It was about three o’clock in the afternoon, and until five our friend was fairly quiet; so much so that we had all regained hope. Unfortunately, a letter was brought up to her. When they would have given it her, she answered first that she would not receive any, and no one pressed it. But from that moment she shewed greater agitation. Shortly afterward, she asked whence this letter came. It had no postmark: who had brought it? No one knew. From whom had it been sent? The portress had not been told. She then kept silence for some time, after which she began to speak; but her wandering talk only told us that she was again delirious.

However, there was another quiet interval, until at last she requested that the letter which had been brought should be given her. As soon as she had cast her eyes on it, she cried, “From him! Good God!” and then in a strong but oppressed voice, “Take it back, take it back.” She had her bed curtains shut immediately, and forbade anybody to come near her; but we were almost immediately compelled to return to her side. The frenzy had returned more violent than ever, and really terrible convulsions were joined to it. These attacks had not ceased by the evening, and this morning’s bulletin informs me that the night has not been less stormy. In short, her state is such that I am astonished she has not already succumbed, and I will not hide from you that I have very little hope left.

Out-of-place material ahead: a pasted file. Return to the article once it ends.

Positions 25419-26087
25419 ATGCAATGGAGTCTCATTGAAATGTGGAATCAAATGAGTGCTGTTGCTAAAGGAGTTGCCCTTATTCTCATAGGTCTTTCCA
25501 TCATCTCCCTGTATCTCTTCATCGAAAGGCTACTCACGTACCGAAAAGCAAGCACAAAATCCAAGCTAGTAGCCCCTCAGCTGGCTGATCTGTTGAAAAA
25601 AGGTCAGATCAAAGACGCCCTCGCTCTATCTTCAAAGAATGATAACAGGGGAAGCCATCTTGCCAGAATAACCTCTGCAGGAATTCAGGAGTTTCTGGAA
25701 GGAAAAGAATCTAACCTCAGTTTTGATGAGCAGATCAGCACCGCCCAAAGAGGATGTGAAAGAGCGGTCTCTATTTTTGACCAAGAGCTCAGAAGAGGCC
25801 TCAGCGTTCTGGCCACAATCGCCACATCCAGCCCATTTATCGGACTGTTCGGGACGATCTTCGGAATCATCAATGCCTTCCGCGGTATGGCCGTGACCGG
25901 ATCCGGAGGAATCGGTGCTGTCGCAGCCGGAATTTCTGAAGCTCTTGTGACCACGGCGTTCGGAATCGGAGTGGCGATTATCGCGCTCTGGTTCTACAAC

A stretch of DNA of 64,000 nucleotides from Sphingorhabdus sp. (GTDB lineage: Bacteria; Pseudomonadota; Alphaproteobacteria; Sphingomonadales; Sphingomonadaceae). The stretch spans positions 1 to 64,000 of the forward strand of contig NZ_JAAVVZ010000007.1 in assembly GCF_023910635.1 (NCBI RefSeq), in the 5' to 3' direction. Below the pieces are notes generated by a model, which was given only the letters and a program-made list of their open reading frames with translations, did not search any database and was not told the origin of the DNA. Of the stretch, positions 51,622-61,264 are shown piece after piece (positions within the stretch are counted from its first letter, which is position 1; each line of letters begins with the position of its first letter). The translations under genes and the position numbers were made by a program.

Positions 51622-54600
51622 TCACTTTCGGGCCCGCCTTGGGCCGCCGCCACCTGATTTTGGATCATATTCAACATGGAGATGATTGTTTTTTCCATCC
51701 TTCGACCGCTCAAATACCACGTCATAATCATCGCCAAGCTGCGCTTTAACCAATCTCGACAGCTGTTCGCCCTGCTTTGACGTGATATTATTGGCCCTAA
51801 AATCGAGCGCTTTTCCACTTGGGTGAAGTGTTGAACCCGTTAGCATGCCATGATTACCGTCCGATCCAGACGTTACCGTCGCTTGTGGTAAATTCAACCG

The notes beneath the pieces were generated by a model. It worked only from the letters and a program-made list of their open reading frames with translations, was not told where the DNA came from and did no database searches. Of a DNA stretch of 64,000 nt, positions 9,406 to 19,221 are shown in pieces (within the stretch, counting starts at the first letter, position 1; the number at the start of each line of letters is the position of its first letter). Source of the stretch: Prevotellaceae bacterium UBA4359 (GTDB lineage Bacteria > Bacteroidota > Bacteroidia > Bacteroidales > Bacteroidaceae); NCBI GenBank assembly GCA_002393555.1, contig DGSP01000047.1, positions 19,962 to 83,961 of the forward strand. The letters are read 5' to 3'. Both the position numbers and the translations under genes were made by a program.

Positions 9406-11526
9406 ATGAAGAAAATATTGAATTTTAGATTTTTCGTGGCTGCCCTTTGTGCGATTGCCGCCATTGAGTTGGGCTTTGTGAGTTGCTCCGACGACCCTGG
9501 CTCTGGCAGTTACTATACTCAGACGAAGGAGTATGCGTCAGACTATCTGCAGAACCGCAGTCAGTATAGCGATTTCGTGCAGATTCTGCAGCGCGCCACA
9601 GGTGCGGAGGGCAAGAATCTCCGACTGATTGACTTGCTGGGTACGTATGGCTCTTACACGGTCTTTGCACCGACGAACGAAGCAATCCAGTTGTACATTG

I suppose this unfortunate letter was from M. de Valmont: but what can he still dare write to her? Forgive me, my dear friend; I refrain from all reflection: but it is cruel, indeed, to see a woman make so wretched an end, who was hitherto so deservedly happy.